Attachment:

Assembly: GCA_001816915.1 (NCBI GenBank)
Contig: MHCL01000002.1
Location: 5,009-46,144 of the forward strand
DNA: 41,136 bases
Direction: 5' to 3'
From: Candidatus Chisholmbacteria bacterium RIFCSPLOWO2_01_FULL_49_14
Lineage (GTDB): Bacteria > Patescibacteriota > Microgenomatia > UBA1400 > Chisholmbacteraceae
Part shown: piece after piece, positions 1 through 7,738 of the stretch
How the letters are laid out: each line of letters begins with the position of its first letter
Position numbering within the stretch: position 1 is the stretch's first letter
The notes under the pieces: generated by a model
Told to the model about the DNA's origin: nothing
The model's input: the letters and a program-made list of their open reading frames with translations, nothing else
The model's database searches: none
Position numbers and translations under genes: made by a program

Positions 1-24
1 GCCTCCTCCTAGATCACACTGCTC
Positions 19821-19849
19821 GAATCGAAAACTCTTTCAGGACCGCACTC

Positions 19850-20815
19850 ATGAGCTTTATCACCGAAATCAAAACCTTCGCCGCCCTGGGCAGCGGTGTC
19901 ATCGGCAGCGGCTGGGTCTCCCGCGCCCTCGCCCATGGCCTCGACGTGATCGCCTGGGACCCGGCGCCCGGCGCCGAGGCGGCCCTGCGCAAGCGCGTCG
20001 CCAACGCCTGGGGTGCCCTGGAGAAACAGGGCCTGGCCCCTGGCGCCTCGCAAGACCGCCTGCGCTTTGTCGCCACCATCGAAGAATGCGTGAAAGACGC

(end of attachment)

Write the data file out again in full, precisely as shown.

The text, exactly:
Assembly: GCA_001816915.1 (NCBI GenBank)
Contig: MHCL01000002.1
Location: 5,009-46,144 of the forward strand
DNA: 41,136 bases
Direction: 5' to 3'
From: Candidatus Chisholmbacteria bacterium RIFCSPLOWO2_01_FULL_49_14
Lineage (GTDB): Bacteria > Patescibacteriota > Microgenomatia > UBA1400 > Chisholmbacteraceae
Part shown: piece after piece, positions 1 through 7,738 of the stretch
How the letters are laid out: each line of letters begins with the position of its first letter
Position numbering within the stretch: position 1 is the stretch's first letter
The notes under the pieces: generated by a model
Told to the model about the DNA's origin: nothing
The model's input: the letters and a program-made list of their open reading frames with translations, nothing else
The model's database searches: none
Position numbers and translations under genes: made by a program

Positions 1-24
1 GCCTCCTCCTAGATCACACTGCTC
Positions 19821-19849
19821 GAATCGAAAACTCTTTCAGGACCGCACTC

Positions 19850-20815
19850 ATGAGCTTTATCACCGAAATCAAAACCTTCGCCGCCCTGGGCAGCGGTGTC
19901 ATCGGCAGCGGCTGGGTCTCCCGCGCCCTCGCCCATGGCCTCGACGTGATCGCCTGGGACCCGGCGCCCGGCGCCGAGGCGGCCCTGCGCAAGCGCGTCG
20001 CCAACGCCTGGGGTGCCCTGGAGAAACAGGGCCTGGCCCCTGGCGCCTCGCAAGACCGCCTGCGCTTTGTCGCCACCATCGAAGAATGCGTGAAAGACGC